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1984 - George Orwell
Transcript of 1984 - George Orwell
Date First Published: 1949
A woman in some parts of the story sings: "Under the spreading chestnut tree I sold you and you sold me - " (Orwell 277). That symbolizes Winston's and Julia's betrayal to each other when they were being tortured.
" 'I betrayed you' she said baldly.
'I betrayed you' he said." (Orwell 292).
Analysis of a Character
The book is very strange, creepy and hard to understand when you first start reading it. The author uses a lot of detail and repeats some random things like a girl singing and the party slogans, but when the story keeps progressing everything starts to make sense. The idea of being watched at all times makes you feel very uncomfortable as you read the book, however I actually like that because it makes you get into it. The story by itself is very suspensive, but the fact that you know Winston is doing something he isn't supposed to do makes you want to read more to know what are the consequences.
If the Party said anything as ridiculous as saying two plus two make five, you would have to believe it no matter what. But the worst part is not that you would die for not believing that, but that you had to believe it because you wouldn't really know the truth. If the Party said something, you would believe that simply because they control your mind and memory.
The story takes place in London in the year 1984, where a ruling Party controls everything. Winston Smith is a low ranked member of the party, who eventually starts disagreeing with the Party's believes. First, he writes a diary to control his own memory, and then starts having a close relationship with a woman named Julia to control his feelings. However, the Thought Police capture them, and they are both tortured by the party. Finally, they are both released, however Winston ends up believing he loves the Party, and when he sees an image of Big Brother, the leader of the party, he feels happy and safe.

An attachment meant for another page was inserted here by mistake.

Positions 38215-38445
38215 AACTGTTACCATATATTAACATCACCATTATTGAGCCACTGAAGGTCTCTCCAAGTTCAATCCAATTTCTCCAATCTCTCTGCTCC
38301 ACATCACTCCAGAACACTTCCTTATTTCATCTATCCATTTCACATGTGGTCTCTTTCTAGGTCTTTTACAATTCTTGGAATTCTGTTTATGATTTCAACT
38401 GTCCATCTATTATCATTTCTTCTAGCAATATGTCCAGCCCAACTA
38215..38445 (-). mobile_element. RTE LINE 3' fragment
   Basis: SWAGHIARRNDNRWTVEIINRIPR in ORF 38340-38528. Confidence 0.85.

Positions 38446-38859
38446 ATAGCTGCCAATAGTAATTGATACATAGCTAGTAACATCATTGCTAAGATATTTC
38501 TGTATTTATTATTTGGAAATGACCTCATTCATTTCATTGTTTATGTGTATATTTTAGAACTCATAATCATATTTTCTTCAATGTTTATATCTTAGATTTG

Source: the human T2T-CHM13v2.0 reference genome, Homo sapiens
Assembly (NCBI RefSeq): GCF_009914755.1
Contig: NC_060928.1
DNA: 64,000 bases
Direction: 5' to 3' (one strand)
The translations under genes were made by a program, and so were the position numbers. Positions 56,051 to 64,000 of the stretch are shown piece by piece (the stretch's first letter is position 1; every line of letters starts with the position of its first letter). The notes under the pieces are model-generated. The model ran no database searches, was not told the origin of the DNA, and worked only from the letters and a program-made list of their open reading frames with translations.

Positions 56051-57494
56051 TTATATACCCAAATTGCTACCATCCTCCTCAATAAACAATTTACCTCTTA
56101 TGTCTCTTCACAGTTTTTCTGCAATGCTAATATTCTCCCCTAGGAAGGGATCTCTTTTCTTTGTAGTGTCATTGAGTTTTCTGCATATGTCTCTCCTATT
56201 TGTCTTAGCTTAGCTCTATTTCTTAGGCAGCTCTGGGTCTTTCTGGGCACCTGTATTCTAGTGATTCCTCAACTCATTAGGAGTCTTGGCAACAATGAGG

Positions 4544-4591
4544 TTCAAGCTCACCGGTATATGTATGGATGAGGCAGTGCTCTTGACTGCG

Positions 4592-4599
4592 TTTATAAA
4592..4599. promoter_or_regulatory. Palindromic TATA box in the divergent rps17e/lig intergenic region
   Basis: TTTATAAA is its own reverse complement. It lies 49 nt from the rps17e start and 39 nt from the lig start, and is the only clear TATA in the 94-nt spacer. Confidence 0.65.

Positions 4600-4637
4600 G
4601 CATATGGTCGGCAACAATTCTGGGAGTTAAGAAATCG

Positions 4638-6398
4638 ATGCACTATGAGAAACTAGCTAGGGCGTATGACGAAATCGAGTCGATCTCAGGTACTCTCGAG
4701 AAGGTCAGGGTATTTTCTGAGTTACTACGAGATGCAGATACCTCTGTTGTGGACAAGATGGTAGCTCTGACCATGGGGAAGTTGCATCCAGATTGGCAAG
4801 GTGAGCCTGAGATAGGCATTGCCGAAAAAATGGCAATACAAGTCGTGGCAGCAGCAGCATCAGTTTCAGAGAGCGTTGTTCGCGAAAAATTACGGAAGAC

Right when you start reading the book the author immediately gives you descriptions so that you can visualize what is going on.
" The hallway smelt of boiled cabbage and old rag mats. At one end of it a colored poster, too large for indoor display, had been tacked to the wall. It depicted simply an enormous face, more than a meter wide: the face of a man of about forty-five, with a heavy black mustache and ruggedly handsome features" (Orwell 1)
The mood of the book right when you start reading it is very sad, and the author uses a lot of detail and imagery to enhance that sadness.
One of the things Julia does to be against the Party is to talk with hatred and swear every time she mentions the Party, and that is compared to a horse aneezing to say that somehow it is natural and healthy.
"In the end the Party would announce that two and two made five, and you would have to believe it ... And what was terrifying was not that they would kill you for thinking otherwise, but that they might be right. For, after all, how do we know that two and two make four? Or that the force of gravity works? Or that the past is unchangeable?" (Orwell 80).
Winston is the main character of the story. He is very thoughtful and is constantly questioning everything. Throughout the story he writes a diary to express his feelings and to try to keep his memory safe, but every time he writes something he meditates about it and analyzes it. He is also very suspicious about everything, but still has a rebellious nature, especially agaisnt the party.
Psychological Effects of Torture:
"He began to write down the thought that came into his head. He wrote in large clumsy capitals: FREEDOM IS SLAVERY. Then almost without a pause he wrote beneath it: TWO AND TWO MAKE FIVE." (Orwell 277).
The Party uses torture to make Winston believe everything they say, and after few torture sessions they accomplish that.
The author describes Winston to be as weak and fragile as jelly because of how tired he was after ninety hours of work in five days.
"His body seemed to have not only the weakness of jelly, but its translucency" (Orwell 179).
“Outside, even through the shut window pane, the world looked cold. Down in the street little eddies of wind were whirling dust and torn paper into spirals, and though the sun was shining and the sky a harsh blue, there seemed to be no color in anything except the posters that were plastered everywhere" (Orwell 2).
"It was merely one symptom of her revolt against the Party and all its ways, and somehow it seemed natural and healthy, like the sneeze of a horse that smells bad hay" (Orwell 122).